As part of the long-term excavation of the Horrea Agrippiana, a major ancient commercial site at the center of Rome, I seek funds to help train me, two colleagues and two undergraduate students in the application of GIS and spatial data collection and analysis programs in tandem with survey equipment (Total stations) for the interpretation of precise geospatial data in relation to our project. Although archaeology is a non-repeatable process that destroys data by way of excavation, we seek to apply and coordinate the use of new digital methods of photogrammetry and geospatial data collection in order to make the process reconstructable, such that the we can recreate our excavation and present it through virtual and augmented reality to the public.
Several archaeological projects in the ancient Mediterranean have succeeded in creating a data set with these tools, but the focus on manual excavation leads many to collect data without using it properly or being able to coordinate its use quickly for public dissemination. We seek to change this. For our project, each layer of earth excavated, each context, feature and find will be recorded and tagged to its find spot using GIS data on site. We will then interpret this material and publish it using ArchGIS, QGIS or another appropriate software. Each photographed layer and each 3D reconstruction will be incorporated and linked to our excavation data using a linked open data system, created with Codifi, Inc. and we will incorporate this into survey and GIS platforms so that these reconstructions are able to be viewed in GIS-enabled global mapping platforms, like Google Earth. We will geotag individual eco and arti-facts using the Total station, and, by linking GIS data with object records in our project database, and we intend to use this excavation as a test-case for the 3-D modeling of all individually recovered materials. Funds from the Resilient Digital Humanities jump-start grant would go to pay for virtual training from major cultural heritage centers in Rome (TerreLogiche/UnaQuantum) and the US (Codifi and Cultural Heritage Imaging) that specialize in the instruction of the integration of these technologies. Training will be for me and my collaborators, Marzia di Mento and Dora Cirone, and two students who are part of our on-site field school.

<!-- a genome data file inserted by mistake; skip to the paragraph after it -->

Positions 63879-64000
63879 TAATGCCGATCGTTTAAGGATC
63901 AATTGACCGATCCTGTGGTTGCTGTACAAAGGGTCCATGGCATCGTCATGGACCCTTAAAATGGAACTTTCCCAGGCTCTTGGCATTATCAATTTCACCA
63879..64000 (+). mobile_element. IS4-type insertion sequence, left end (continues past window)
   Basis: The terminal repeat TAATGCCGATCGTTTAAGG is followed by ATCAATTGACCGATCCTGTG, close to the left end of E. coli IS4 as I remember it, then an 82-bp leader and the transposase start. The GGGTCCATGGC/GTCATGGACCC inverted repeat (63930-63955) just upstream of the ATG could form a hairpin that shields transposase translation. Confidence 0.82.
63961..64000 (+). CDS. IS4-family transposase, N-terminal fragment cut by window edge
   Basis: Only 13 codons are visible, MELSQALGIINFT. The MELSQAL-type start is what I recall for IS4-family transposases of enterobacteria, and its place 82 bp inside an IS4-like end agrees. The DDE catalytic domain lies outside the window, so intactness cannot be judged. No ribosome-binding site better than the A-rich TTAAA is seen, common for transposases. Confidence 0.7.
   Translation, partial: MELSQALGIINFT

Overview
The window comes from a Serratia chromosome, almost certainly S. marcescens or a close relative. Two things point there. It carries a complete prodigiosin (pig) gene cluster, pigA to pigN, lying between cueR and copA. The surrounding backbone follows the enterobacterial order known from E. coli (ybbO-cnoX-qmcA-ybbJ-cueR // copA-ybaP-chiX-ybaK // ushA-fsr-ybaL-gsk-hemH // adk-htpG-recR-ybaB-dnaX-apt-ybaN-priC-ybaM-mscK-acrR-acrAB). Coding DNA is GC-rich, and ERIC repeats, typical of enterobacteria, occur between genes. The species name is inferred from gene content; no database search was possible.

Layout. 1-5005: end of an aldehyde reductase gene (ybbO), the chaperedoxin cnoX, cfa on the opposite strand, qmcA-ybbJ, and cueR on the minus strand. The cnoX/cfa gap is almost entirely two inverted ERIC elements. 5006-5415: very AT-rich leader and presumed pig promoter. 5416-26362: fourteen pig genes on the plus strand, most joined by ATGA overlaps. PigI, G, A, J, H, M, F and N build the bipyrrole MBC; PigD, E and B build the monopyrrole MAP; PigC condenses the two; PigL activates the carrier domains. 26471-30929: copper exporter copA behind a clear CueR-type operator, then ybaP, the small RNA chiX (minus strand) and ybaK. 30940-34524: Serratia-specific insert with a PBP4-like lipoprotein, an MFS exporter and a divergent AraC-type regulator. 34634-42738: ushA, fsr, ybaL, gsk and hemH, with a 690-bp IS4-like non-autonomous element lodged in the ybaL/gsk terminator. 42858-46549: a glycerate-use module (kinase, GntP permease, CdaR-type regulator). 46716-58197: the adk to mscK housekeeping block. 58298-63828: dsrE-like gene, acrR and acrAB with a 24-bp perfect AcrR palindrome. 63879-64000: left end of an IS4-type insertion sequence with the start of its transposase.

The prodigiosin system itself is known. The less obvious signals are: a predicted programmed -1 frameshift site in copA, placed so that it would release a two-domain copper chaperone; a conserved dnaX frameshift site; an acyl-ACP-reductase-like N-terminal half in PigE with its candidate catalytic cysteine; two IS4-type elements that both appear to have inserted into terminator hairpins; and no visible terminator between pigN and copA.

Together, we will all learn these tools and will then apply them in the field as we lead the geospatial team of the excavation on site over the summer of 2018. With this funding we seek to learn these tools at an advanced level and teach a generation of students how to apply these digital methods to archaeology in the context of ongoing excavation and for widespread dissemination, for the public to experience.
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